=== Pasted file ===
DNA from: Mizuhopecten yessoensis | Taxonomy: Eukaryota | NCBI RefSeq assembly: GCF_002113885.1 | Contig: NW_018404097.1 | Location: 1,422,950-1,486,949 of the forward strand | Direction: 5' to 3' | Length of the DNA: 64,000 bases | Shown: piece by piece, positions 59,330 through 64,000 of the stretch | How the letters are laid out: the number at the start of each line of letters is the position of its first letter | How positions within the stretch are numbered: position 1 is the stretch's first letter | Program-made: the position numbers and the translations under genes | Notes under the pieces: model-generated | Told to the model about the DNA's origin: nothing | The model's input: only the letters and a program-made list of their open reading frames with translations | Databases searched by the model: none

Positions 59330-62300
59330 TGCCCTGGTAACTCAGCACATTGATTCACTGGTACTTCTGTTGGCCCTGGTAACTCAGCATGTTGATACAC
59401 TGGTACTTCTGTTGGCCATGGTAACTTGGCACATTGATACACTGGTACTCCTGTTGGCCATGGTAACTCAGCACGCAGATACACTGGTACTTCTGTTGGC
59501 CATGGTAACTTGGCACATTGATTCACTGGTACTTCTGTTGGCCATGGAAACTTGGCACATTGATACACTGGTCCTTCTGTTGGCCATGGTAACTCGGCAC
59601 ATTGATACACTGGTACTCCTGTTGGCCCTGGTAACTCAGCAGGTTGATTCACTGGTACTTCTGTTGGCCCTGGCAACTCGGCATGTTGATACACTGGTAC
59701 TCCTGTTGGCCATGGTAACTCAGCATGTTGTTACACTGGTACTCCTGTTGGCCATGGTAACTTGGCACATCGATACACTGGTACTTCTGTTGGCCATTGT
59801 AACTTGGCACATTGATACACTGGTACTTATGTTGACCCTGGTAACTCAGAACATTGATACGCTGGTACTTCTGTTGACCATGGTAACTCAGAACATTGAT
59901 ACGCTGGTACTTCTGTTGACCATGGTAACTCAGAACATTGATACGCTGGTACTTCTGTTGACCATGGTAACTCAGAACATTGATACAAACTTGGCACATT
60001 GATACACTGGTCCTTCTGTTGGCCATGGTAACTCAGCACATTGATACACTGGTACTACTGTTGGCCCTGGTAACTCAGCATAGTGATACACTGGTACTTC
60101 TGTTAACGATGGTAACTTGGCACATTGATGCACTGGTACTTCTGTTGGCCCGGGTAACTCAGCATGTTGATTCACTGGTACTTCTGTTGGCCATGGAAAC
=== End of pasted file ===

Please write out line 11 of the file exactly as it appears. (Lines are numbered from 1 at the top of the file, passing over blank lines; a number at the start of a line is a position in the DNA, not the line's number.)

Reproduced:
60101 TGTTAACGATGGTAACTTGGCACATTGATGCACTGGTACTTCTGTTGGCCCGGGTAACTCAGCATGTTGATTCACTGGTACTTCTGTTGGCCATGGAAAC